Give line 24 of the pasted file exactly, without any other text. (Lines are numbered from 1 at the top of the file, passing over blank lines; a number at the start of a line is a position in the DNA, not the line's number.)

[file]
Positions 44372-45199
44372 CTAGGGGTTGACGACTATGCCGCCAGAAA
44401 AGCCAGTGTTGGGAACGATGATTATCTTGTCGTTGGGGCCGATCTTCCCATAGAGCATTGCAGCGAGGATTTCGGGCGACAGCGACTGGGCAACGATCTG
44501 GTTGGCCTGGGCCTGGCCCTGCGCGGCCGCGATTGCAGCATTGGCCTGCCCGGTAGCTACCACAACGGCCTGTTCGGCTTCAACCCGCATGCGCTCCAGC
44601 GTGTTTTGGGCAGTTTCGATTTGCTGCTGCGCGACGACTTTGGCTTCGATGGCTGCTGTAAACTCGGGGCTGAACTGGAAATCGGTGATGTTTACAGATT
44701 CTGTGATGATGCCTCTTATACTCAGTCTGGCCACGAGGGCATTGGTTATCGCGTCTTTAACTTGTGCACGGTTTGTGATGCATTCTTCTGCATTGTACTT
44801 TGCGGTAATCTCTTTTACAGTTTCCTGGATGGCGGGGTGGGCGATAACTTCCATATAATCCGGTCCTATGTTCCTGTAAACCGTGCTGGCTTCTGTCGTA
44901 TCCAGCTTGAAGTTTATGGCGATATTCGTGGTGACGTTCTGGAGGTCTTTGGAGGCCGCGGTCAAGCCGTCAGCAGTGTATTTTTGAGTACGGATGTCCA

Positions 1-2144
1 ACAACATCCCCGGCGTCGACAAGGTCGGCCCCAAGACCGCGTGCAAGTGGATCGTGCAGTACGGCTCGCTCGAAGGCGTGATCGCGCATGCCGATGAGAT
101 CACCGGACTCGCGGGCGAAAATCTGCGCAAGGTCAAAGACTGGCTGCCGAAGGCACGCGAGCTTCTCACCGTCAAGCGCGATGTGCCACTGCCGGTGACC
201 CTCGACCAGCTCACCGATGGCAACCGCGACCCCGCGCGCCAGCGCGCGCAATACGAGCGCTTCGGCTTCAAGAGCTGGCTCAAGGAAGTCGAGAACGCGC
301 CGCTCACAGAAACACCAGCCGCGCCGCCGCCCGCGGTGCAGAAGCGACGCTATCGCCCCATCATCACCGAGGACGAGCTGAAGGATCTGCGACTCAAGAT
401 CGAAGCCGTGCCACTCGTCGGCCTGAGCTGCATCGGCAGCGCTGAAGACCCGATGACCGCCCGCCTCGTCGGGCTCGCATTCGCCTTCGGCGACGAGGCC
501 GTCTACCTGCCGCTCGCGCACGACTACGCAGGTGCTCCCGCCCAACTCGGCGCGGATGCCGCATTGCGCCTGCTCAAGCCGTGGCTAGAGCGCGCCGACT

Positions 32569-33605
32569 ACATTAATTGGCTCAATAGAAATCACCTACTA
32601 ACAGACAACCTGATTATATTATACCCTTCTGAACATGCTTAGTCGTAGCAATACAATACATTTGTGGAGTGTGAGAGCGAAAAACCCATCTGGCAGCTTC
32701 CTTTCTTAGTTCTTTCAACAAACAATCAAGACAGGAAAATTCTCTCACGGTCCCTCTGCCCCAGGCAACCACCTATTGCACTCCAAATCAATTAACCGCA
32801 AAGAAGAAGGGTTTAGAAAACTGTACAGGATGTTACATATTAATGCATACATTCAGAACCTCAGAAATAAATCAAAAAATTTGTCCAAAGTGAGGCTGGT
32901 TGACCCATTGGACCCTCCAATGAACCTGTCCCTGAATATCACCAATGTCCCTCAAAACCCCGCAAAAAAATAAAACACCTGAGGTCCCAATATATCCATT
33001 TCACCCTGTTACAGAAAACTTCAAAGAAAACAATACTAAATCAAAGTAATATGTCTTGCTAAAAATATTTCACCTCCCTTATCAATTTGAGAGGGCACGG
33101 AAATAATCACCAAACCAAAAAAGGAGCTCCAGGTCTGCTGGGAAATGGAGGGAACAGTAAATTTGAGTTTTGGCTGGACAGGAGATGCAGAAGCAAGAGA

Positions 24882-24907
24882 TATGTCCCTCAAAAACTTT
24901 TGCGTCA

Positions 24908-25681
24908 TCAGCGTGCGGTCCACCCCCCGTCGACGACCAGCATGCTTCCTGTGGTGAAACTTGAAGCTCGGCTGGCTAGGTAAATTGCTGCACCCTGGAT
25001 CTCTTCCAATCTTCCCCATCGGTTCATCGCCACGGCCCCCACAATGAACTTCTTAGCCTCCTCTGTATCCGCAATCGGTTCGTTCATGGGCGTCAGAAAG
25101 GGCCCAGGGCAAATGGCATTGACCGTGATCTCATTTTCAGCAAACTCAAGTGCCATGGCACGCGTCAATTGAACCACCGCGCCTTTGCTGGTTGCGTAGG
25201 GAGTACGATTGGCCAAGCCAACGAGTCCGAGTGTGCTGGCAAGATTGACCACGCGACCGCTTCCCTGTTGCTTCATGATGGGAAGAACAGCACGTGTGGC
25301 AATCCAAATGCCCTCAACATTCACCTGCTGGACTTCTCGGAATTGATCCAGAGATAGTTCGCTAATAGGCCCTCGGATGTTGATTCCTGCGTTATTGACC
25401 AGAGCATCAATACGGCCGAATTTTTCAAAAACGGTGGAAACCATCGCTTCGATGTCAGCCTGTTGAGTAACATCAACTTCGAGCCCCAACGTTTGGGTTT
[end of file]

Positions 24882-24907